As mentioned in my post about ridding my phone of Google, I’ve been using the NetworkLocation component from the microG project. However a recent situation showed up a problem: I was several miles up a valley with a fairly dense tree canopy so the phone’s GPS was not showing very good accuracy. There was cell coverage from a tower near the end of the valley by the main road. Apparently NetworkLocation was reporting zero error on location so the phone ignored the GPS location and assumed I was parked at the valley mouth. Not a good situation for mapping things for OpenStreetMap (OSM). Eventually I figured out what was happening and changed the location provider settings to “device only” (GPS) and was able to get the GPS to lock and track things well enough that I could later use satellite imagery to enter things into OSM.
Since my main reason for having NetworkLocation installed is for quicker GPS acquisition, having it fail this way was disappointing.
So I took a look at the NetworkLocation source code and while I did not see an problem that would return zero error meters in accuracy, there were things that I feel are wrong.
First, it was using the number of samples reported to OpenCellID as a metric for tower position accuracy. This is wrong as a little thinking about real world tower location in respect to highways (where OpenCellId samples are usually taken at) will reveal. And the it compounded that error by assuming tower position accuracy was a measure of phone position accuracy.
Secondly, the position was a non-weighted average of the location(s) of the cell tower(s) being seen by the phone. This is also clearly wrong as you are unlikely to be an equal distance from all towers. If you have the signal time delay for each tower, a very good proxy for range from tower, you should weight by that. Lacking time delay information, OpenCellId gives the radius/range of the signals for each tower. At least it does for newer measurements, it list zero for what appear to be older measurements. That can also be used as a proxy for possible distance from tower.
While I was able to compile my own version of NetworkLocation I could not get it to actually run on my phone. The microG project does not use the standard Android build tools so it was probably just my ignorance on how to do things but I decided to look for alternatives.
The microG‘s current network based location service is called UnifiedNlp which is a plug-in based setup where only the core piece needs root to be installed. You can duplicate the functionality of the older NetworkLocation service by installing UnifiedNlp, the Apple WiFi plug-in and a CellTower plug-in both of which are available through f-droid.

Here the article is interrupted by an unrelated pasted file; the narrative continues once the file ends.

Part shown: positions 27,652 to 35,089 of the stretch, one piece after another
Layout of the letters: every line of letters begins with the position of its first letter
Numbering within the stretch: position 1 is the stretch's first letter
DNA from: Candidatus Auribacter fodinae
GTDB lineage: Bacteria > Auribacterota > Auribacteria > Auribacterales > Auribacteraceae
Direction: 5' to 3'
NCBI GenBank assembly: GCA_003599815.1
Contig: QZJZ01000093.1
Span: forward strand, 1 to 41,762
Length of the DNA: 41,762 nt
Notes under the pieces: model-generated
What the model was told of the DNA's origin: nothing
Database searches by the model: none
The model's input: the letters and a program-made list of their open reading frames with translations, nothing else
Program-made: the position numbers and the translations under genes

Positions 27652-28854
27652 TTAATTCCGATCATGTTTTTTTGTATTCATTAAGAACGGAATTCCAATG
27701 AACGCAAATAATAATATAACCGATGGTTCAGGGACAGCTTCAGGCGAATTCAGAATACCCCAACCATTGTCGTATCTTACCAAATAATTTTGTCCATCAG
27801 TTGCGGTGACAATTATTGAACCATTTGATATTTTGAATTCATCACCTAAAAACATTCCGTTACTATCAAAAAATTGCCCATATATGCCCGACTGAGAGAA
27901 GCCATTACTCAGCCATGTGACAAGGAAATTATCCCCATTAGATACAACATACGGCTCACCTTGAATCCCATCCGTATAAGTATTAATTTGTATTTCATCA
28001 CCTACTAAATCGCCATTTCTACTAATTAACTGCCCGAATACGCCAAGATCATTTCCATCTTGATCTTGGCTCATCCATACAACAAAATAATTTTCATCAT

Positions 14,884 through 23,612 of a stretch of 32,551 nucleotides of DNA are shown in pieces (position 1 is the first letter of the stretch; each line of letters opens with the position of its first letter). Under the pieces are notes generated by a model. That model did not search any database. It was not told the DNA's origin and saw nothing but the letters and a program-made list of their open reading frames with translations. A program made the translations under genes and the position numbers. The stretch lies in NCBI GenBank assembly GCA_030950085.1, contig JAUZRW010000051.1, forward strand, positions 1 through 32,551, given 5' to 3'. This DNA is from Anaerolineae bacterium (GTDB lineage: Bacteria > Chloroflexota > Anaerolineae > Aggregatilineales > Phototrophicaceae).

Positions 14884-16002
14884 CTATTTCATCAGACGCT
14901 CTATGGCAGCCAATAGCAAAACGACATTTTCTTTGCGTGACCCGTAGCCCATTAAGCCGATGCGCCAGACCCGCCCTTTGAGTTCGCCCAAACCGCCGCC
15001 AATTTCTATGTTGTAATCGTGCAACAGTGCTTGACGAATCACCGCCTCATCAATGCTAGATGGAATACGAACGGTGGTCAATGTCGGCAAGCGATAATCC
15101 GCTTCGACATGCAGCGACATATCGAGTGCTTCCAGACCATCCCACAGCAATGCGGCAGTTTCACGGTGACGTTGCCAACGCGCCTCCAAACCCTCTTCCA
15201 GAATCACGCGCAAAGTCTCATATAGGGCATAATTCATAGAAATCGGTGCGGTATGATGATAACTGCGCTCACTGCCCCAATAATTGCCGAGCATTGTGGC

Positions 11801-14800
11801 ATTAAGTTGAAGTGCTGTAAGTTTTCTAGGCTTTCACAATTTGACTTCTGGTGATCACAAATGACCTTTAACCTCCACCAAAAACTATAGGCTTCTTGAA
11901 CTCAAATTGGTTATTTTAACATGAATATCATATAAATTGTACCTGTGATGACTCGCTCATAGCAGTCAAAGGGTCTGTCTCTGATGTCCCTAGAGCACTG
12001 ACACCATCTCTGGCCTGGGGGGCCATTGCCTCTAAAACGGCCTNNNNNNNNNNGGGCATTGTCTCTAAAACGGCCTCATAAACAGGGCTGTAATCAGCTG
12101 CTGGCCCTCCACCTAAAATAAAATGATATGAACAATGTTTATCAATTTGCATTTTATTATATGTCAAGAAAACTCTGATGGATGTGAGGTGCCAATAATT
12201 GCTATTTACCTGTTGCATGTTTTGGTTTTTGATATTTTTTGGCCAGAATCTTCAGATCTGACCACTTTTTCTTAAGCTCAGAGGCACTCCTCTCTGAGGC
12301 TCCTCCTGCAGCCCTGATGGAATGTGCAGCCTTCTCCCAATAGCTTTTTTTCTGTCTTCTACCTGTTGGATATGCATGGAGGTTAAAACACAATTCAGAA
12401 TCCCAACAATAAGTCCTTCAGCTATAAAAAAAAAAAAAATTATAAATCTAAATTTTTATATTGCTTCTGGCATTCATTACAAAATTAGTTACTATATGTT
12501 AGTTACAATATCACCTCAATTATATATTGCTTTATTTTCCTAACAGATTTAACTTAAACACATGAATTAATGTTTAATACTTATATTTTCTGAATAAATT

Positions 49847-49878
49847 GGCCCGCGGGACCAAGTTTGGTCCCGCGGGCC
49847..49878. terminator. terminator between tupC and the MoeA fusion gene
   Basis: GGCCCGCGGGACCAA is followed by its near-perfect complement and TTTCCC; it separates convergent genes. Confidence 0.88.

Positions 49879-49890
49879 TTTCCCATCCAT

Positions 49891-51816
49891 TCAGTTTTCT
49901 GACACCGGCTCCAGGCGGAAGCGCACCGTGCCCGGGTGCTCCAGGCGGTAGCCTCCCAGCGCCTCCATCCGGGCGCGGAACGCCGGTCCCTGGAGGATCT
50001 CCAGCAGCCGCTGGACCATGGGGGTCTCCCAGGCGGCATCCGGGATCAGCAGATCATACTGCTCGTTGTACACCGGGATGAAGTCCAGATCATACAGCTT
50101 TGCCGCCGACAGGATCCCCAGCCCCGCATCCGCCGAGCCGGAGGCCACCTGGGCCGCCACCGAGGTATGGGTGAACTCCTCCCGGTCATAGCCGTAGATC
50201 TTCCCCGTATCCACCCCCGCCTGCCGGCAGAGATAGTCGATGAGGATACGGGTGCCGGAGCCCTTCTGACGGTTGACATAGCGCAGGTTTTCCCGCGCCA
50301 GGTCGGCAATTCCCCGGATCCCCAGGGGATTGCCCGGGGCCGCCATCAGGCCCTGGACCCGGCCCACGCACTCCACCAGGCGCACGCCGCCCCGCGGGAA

Except that the CellTower plug-in has some problems too:
- It assumes equal weighting for all cell towers.
- It assumes a position accuracy for each tower of 800 meters.
- It uses an undocumented format for storing the cell tower database and its most recent database is at least 6 months old so it does not have any towers in my area.
- The author has not responded to my query about how to generate a new database.
At least the source code for the cell tower plug-in is available and it can be compiled with the standard Android tool kit.
My New Solution
Having a working prototype that compiles with standard Android tools allowed me to play around some. I’ve come up with a version of a cell tower plug-in that:
- Uses a SQLite database compatible with NetworkLocation but with tower coverage radius information included.
- Uses the tower coverage information to weight the locations and to provide an estimate of accuracy of the result.
So far, with about a week of testing, this seems to do what I want. In suburban and urban areas it shows my location within about 500 meters. In rural areas with infrequently located cell towers it shows an appropriate error, sometimes many kilometers, based on the reported coverage of the tower(s) it sees. In both cases that is enough that the GPS get its “first fix” pretty quickly.
At present my setup is a bit of a hack: The database needs to be generated and placed in a specific location on the phone for everything to work. This works for me but is not a reasonable way for it to work for the average person. If I add a way to specify the location of the database file it would be more useful for others. . .